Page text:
Facts about the Holocaust
New Website to Reveal Facts about the Holocaust
The World Jewish Congress (WJC), with the support of UNESCO, presents a new website entitled Facts about the Holocaust in a ceremony today, November 19, at UNESCO’s Headquarters.
The website is designed as an interactive online tool to counter messages of Holocaust denial and distortion circulating on the internet and social media. It is a response to increased hate and disinformation online.
The website provides online support for communication campaigns on social media in English, Arabic, and French. It assembles essential factual historical information about the Holocaust and its legacy, including documents and testimonies. Aboutholocaust.org is linked to the United States Holocaust Memorial Museum’s Online Holocaust Encyclopedia.
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The website will be launched in the presence of the President of the World Jewish Congress, Ronald Lauder and UNESCO Director General Audrey Azoulay, who will underline the importance of providing young people with skills and tools to engage against the denial and distortion of history, which fuel extremism and anti-Semitism.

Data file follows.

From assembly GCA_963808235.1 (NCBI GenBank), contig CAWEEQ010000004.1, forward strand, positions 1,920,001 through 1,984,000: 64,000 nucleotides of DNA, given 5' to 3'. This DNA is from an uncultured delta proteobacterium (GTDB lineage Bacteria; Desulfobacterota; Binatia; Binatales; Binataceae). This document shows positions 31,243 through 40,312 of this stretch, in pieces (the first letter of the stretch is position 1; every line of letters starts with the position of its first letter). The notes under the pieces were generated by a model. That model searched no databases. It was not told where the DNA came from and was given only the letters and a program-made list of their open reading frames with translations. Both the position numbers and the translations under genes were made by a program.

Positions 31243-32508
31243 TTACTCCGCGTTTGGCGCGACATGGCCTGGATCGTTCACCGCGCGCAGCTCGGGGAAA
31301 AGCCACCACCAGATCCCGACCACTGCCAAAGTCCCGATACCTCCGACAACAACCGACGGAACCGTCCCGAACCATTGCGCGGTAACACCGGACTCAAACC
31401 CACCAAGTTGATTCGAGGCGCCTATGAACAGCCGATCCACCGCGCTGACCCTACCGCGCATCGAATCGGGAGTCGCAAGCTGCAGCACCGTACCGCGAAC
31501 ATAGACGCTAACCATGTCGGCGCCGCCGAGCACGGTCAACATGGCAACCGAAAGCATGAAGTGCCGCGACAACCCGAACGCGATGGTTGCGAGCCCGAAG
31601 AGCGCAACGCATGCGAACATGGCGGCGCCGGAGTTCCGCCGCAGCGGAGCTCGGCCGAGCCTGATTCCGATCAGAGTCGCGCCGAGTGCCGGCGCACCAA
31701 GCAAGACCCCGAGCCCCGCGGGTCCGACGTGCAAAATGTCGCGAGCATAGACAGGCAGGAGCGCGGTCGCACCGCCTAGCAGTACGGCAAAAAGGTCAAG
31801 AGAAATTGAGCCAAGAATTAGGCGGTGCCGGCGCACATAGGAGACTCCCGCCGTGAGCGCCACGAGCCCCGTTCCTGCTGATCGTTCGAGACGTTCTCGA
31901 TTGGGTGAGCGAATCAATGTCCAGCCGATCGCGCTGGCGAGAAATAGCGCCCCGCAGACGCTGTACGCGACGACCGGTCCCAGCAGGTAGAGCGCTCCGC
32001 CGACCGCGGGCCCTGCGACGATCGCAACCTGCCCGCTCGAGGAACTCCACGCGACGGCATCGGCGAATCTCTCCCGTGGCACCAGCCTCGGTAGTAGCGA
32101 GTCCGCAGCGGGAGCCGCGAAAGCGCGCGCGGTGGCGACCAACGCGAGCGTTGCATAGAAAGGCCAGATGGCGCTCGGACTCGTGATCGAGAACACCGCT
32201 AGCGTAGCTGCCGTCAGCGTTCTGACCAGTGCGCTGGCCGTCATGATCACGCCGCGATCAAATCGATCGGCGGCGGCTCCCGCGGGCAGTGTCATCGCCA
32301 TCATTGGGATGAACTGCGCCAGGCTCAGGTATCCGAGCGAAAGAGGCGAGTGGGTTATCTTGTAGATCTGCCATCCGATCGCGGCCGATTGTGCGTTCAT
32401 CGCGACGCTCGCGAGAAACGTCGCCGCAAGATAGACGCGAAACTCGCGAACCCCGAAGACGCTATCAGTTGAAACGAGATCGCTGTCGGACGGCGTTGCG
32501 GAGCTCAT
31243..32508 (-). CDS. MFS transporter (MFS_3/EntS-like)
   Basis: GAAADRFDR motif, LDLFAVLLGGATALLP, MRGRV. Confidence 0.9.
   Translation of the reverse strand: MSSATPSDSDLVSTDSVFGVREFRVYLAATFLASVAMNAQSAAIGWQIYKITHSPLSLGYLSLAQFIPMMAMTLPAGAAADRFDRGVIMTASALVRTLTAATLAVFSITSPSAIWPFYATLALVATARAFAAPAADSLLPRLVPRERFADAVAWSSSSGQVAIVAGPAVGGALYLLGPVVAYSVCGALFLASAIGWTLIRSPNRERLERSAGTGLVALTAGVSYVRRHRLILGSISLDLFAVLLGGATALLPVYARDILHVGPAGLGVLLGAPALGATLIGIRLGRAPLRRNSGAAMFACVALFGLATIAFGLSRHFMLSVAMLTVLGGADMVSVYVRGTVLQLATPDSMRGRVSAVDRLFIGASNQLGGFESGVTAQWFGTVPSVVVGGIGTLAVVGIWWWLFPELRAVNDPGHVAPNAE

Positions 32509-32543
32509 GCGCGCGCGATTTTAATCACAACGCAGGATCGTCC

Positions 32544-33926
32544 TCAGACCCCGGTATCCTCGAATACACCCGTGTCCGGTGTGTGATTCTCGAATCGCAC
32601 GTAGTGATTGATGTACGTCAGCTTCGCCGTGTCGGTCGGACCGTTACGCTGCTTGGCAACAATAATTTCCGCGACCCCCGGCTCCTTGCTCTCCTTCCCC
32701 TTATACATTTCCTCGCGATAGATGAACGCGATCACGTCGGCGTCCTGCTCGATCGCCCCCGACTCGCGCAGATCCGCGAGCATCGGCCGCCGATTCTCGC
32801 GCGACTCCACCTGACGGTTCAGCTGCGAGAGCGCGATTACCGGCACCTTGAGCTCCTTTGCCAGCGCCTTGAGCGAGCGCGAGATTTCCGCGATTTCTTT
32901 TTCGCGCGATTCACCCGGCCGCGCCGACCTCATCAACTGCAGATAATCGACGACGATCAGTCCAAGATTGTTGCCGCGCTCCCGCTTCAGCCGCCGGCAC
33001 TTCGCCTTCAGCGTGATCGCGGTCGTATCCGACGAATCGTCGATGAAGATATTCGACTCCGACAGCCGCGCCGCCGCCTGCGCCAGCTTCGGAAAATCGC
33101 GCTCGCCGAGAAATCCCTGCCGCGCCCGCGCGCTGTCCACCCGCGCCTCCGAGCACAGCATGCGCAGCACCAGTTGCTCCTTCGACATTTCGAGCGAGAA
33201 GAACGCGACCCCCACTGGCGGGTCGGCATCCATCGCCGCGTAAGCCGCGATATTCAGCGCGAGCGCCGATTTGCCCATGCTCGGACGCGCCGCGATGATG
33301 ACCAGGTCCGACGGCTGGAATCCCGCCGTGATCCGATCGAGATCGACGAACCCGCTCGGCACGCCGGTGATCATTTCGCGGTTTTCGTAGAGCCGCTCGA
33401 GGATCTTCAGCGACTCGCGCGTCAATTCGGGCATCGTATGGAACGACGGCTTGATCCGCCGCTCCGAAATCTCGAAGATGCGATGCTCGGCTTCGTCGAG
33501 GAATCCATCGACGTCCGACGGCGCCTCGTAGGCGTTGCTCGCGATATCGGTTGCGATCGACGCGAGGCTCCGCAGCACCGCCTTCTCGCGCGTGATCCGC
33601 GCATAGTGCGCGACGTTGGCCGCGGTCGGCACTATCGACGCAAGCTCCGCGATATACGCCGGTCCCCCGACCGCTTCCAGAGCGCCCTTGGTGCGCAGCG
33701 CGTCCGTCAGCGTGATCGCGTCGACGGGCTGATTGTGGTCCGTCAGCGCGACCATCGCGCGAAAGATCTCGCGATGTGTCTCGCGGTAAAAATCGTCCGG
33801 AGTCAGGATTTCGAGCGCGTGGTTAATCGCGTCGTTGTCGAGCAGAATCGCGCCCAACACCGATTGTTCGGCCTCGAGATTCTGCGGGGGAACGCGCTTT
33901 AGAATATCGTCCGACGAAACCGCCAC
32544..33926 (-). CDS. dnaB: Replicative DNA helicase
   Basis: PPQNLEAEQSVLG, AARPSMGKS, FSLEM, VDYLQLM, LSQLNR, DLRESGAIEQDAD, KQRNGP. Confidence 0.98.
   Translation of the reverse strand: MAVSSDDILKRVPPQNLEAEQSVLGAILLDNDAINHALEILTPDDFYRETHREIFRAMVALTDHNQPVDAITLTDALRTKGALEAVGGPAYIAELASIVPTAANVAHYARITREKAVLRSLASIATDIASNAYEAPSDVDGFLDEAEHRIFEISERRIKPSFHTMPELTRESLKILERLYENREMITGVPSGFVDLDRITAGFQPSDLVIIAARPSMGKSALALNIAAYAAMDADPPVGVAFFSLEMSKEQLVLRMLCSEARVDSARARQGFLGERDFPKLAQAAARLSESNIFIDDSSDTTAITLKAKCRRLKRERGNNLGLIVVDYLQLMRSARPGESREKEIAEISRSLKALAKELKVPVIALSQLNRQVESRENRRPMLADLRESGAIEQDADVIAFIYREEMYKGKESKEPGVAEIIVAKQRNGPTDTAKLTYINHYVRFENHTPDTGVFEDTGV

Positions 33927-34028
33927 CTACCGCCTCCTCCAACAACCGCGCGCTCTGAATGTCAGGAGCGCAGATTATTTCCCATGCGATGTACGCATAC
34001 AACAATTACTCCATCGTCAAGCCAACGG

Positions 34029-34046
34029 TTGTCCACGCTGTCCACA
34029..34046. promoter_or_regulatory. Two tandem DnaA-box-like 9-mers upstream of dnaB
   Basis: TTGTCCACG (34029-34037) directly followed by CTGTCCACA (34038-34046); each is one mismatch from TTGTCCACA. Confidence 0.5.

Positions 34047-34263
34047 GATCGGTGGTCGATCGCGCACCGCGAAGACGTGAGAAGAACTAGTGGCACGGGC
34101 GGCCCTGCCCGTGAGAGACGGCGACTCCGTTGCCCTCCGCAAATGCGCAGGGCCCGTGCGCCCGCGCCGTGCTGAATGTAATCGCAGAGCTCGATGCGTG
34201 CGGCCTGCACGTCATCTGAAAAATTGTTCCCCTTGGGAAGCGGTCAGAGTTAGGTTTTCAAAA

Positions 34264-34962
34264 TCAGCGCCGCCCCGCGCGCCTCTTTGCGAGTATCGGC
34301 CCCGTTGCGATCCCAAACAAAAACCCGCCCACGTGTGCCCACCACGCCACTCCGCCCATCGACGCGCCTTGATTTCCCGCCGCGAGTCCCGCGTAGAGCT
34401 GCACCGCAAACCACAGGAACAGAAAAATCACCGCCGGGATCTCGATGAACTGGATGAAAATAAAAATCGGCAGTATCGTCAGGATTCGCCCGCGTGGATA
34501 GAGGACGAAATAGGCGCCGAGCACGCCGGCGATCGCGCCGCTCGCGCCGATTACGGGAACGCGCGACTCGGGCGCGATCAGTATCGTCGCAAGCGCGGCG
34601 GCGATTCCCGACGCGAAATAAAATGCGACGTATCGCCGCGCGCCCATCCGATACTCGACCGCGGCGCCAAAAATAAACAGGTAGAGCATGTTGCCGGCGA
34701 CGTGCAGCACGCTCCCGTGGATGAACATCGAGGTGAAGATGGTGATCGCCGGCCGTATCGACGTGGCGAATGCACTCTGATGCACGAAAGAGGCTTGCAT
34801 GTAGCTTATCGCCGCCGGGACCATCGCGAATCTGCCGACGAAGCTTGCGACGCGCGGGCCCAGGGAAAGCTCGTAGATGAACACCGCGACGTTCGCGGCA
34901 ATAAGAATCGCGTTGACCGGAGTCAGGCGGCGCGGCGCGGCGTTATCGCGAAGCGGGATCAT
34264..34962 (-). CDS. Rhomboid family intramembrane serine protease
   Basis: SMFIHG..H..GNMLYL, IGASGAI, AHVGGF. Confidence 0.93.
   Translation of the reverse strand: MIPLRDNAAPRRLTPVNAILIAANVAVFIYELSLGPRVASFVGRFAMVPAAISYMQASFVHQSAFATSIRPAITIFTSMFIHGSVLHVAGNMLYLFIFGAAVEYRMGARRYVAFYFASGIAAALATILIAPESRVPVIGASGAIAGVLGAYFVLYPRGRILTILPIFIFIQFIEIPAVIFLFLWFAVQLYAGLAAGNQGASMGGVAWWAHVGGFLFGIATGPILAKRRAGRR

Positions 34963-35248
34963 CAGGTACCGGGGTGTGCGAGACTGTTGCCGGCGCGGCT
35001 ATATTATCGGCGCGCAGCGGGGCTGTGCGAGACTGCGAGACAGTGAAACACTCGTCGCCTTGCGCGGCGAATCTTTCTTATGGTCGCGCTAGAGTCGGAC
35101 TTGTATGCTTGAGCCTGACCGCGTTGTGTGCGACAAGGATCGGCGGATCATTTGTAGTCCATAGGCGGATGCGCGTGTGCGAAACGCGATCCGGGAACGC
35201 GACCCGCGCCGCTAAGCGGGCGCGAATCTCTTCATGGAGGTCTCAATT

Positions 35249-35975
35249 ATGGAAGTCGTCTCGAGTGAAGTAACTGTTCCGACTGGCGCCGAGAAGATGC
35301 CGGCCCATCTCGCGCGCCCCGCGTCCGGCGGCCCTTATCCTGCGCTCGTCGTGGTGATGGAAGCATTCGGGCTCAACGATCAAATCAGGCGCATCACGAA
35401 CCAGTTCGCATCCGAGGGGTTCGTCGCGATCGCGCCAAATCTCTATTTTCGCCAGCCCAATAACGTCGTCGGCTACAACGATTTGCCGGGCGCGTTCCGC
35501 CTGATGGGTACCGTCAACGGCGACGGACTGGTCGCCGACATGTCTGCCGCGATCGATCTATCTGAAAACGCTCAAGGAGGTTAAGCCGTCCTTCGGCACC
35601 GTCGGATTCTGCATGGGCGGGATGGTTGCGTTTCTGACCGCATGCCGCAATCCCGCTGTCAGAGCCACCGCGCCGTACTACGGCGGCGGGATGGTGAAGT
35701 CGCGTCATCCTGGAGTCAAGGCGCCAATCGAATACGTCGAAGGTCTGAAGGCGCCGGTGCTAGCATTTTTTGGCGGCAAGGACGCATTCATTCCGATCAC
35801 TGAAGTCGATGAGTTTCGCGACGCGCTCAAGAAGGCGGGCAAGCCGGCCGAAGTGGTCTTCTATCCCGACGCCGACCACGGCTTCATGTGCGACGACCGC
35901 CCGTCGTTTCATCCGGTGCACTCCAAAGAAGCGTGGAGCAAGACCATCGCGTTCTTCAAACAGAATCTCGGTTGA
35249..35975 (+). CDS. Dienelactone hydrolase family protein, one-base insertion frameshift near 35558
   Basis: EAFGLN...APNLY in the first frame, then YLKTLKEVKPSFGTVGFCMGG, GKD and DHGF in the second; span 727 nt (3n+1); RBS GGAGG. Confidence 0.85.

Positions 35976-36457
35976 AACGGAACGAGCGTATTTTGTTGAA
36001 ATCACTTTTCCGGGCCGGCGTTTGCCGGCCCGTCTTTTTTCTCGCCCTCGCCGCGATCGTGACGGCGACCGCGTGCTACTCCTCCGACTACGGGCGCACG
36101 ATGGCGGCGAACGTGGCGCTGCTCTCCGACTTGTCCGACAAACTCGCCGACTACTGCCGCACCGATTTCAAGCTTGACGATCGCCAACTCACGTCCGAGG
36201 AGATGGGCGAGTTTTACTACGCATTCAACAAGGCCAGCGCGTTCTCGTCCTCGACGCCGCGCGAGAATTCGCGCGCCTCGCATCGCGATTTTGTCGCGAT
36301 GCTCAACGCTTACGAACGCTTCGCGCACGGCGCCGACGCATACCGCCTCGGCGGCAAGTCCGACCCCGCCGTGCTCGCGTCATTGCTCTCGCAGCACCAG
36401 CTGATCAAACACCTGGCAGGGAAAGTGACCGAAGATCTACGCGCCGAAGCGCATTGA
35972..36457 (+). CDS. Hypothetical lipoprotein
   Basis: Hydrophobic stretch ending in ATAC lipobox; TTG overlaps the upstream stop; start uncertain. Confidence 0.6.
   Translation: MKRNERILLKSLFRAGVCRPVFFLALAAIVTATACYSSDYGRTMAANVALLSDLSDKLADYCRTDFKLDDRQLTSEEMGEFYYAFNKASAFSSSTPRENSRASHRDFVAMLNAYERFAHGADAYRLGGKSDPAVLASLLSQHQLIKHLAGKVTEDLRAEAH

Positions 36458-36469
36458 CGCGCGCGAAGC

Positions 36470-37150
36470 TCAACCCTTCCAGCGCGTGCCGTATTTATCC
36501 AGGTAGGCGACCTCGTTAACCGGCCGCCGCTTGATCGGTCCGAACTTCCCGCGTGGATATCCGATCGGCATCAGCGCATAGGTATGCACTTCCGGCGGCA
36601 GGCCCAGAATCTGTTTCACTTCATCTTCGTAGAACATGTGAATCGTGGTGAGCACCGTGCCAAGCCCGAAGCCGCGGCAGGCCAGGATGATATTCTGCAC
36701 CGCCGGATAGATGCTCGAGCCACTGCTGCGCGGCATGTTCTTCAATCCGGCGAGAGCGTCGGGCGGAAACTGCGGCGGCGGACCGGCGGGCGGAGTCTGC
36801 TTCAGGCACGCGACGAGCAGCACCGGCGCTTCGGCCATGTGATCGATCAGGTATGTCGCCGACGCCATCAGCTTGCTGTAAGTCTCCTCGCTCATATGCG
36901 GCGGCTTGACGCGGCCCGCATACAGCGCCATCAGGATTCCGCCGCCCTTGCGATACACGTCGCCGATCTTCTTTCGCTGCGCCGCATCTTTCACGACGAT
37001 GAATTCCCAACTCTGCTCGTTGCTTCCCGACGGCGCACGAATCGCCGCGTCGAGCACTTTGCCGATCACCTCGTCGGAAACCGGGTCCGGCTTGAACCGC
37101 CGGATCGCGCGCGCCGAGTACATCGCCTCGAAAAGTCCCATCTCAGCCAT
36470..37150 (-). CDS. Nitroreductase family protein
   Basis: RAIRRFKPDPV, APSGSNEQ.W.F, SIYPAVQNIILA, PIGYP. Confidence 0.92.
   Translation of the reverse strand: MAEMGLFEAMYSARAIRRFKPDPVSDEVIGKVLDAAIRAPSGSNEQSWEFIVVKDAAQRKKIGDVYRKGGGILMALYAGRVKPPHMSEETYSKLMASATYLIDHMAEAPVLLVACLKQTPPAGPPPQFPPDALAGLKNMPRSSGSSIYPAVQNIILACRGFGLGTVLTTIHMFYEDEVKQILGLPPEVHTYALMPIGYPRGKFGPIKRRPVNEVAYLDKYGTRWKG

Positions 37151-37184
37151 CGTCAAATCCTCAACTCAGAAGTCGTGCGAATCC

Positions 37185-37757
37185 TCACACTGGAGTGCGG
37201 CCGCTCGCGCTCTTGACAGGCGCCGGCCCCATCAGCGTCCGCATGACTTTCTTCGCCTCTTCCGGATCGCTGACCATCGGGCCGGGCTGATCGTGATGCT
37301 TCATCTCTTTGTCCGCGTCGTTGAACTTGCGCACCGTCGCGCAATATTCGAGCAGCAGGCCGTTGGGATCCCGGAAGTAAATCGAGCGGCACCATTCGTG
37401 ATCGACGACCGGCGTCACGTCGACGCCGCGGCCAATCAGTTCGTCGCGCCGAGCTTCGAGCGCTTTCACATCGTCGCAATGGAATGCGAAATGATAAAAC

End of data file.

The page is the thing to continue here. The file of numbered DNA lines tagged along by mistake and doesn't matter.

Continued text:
Opening remarks will be followed by a multimedia presentation of the new website and its features. A panel discussion on “Holocaust denial and distortion in the digital age: How to engage with new generations?” moderated by Robert Singer, Chief Executive Officer and Executive Vice President of the World Jewish Congress, will conclude the event.
A joint initiative of UNESCO and the World Jewish Congress, the website supports UNESCO’s work in the field of education about the Holocaust and genocide and contributes to the Organization’s commitment to address anti-Semitism through education.
The website launch comes in the wake of the high-level event on preventing anti-Semitism through education, organized by UNESCO in the presence of the UN Secretary General, during the United Nations General Assembly in New York last September. It coincides with the meeting at UNESCO of the Governing Board of the World Jewish Congress.
Photo courtesy: UNESCO